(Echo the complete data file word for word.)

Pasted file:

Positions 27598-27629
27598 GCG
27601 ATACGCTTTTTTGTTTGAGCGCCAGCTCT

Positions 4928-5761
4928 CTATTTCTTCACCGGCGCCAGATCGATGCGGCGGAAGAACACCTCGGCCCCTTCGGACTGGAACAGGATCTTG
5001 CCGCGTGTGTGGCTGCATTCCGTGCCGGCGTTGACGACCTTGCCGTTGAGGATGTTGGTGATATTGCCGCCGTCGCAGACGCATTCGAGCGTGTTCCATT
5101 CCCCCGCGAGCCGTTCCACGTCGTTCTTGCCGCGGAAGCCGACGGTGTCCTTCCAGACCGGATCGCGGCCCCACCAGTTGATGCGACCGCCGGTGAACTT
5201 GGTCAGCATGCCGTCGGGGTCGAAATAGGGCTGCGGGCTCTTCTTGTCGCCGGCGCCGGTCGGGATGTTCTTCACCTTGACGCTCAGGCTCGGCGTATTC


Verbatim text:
Positions 27598-27629
27598 GCG
27601 ATACGCTTTTTTGTTTGAGCGCCAGCTCT

Positions 4928-5761
4928 CTATTTCTTCACCGGCGCCAGATCGATGCGGCGGAAGAACACCTCGGCCCCTTCGGACTGGAACAGGATCTTG
5001 CCGCGTGTGTGGCTGCATTCCGTGCCGGCGTTGACGACCTTGCCGTTGAGGATGTTGGTGATATTGCCGCCGTCGCAGACGCATTCGAGCGTGTTCCATT
5101 CCCCCGCGAGCCGTTCCACGTCGTTCTTGCCGCGGAAGCCGACGGTGTCCTTCCAGACCGGATCGCGGCCCCACCAGTTGATGCGACCGCCGGTGAACTT
5201 GGTCAGCATGCCGTCGGGGTCGAAATAGGGCTGCGGGCTCTTCTTGTCGCCGGCGCCGGTCGGGATGTTCTTCACCTTGACGCTCAGGCTCGGCGTATTC